What is a central bank?
Here's the answer. Commercial banks promise to redeem their monetary liabilities for the monetary liabilities of the central bank at a fixed (or at least pre-determined) rate. Central banks do not promise to redeem their monetary liabilities for the monetary liabilities of the commercial banks. This asymmetry of redeemability is what gives central banks their power over commercial banks. But a bank with that power is nevertheless not a true central bank unless it acts like one, and uses that power.I think this is an interesting question to ponder, but I don't come to the same conclusions that Nick does. When looking at existing central bank institutions, such as the US Federal Reserve for example, you don't see an "asymmetric redeem-ability" function like Nick postulates, and I'm sure Nick would agree that the Fed is a central bank.
So, given that central banks can and do exist without asymmetric redeem-ability, what is it precisely that they have which make them central?
Here's my take:
First and foremost, they need to act as a hub to handle payment settlements, and thus need to be able to operate at negative liquidity and capitalization levels which would put a regular bank out of business. To operate in this way they need an essentially different regulation scheme than commercial banks and are, by merit of this regulation scheme, an "extension" of the Government. There may be a better term than "extension" but I think it works for now.
In the real world this interbank interconnection is handled via reserve accounts, which are Fed liabilities and bank assets. Money circulating between banks as coordinated through the Fed so that checks do not bounce simply because of liquidity or solvency problems at a particular bank.
Another perspective is that the reserves circulating between banks via the Fed are the "inside money" counterpart to the deposits and loans circulating between the non-bank sector via the banks. The right hand and left hand sections of the balance sheets have to balance.
Note that this function is only necessary when there are multiple banks which need to have payments and transactions settle across them. If there was a single bank, in addition to the central bank, you would not need reserves to manage this process as everything would clear within the bank itself and you would not need a central clearing house capability.
Regardless, even in this scenario, you would still need/want a central bank to set interest rates. In the absence of a reserve system, it could introduce one and use requirements around that as an interest rate setting mechanism, but I think as a practical matter it would create a separate mechanism for this instead such as a modified discount window. I view the use of reserves, with their associated requirements, as a mechanism for setting interest rates as an artifact of the organic evolution of banking and not a sound, engineered solution for this function. And this then would be a second central bank characteristic, the ability and responsibility of setting rates through whatever mechanism is at hand. (And on that, note how the US Fed instigated IOR when needed--not a well engineered solution but expedient given what was on hand).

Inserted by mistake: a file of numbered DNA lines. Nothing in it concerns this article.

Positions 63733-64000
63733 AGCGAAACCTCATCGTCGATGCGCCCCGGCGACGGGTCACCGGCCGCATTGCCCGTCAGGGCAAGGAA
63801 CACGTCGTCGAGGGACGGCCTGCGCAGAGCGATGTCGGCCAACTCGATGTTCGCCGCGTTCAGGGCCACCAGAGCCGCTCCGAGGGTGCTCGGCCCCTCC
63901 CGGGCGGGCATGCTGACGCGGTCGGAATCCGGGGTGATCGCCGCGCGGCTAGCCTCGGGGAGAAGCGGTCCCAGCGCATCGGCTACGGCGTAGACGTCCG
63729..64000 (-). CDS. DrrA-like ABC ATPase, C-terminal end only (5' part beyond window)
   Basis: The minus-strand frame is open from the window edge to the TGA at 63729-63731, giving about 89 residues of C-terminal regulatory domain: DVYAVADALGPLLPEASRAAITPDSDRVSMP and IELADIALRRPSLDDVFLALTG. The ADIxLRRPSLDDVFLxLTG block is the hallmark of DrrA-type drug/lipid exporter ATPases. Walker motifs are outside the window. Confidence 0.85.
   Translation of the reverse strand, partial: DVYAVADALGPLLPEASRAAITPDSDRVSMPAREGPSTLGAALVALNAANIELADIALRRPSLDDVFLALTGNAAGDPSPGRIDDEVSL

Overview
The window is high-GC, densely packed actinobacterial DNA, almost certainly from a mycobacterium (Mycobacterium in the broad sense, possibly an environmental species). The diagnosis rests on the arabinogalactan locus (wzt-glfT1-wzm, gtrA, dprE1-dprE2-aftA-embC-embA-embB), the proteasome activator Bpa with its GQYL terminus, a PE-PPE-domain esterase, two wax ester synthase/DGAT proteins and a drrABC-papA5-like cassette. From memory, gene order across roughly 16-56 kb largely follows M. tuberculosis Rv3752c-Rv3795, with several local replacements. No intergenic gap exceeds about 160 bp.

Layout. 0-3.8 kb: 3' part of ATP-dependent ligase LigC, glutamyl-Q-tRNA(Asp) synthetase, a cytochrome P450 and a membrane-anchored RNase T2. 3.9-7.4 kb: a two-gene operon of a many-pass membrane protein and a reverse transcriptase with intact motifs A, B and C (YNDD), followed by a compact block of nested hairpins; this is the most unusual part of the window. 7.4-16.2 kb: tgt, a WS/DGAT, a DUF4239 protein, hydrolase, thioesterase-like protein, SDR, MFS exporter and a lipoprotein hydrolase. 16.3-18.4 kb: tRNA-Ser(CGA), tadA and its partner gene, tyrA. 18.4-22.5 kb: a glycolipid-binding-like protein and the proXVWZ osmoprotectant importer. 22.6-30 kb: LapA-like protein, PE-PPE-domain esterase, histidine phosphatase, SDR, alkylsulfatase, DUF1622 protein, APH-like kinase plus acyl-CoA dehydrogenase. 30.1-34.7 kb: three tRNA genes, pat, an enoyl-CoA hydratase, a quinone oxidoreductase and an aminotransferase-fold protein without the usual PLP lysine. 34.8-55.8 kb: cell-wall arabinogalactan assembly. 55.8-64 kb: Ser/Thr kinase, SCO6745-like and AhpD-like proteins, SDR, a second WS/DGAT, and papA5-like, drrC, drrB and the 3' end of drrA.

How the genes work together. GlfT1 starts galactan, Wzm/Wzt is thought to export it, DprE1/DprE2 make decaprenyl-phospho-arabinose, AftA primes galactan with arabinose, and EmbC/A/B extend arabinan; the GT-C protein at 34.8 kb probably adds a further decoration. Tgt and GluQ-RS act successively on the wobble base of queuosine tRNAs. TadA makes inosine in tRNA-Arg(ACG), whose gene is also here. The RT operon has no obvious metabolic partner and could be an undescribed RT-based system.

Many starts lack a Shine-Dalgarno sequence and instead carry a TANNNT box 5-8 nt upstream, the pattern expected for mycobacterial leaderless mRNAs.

So, I do not find the story about asymmetric redeemability a compelling one given that nothing of the sort is observed in real life, and misses the key central bank function of supporting payment settlement. Instead, I would classify asymmetric redeemability as a theoretical model of something that could substitute for OMO today, but there are many such candidates and I don't think Nick was advocating this one as being particularly good.
I would also see this approach as a logical conclusion of lumping in reserves with deposits, thus conflating the liability side of the central bank along with the liability side of the commercial banking sector, and seeing those two as being fundamentally interchangeable. I think this is a source of all the errors and confusion that come from Monetarism as reserves and deposits are fundamentally different, they serve different functions, and they are not interchangeable the same way two fluids in a heat exchanger are not interchangeable nor do they intermingle. Reserves are best thought of an abstraction layer that lets independent commercial banks coordinate payments and settlements amongst depositors by having a separate reserve system act as the other part of the balance sheet at a higher level. This core function was then co-opted (again, not a great word choice) for setting interest rates.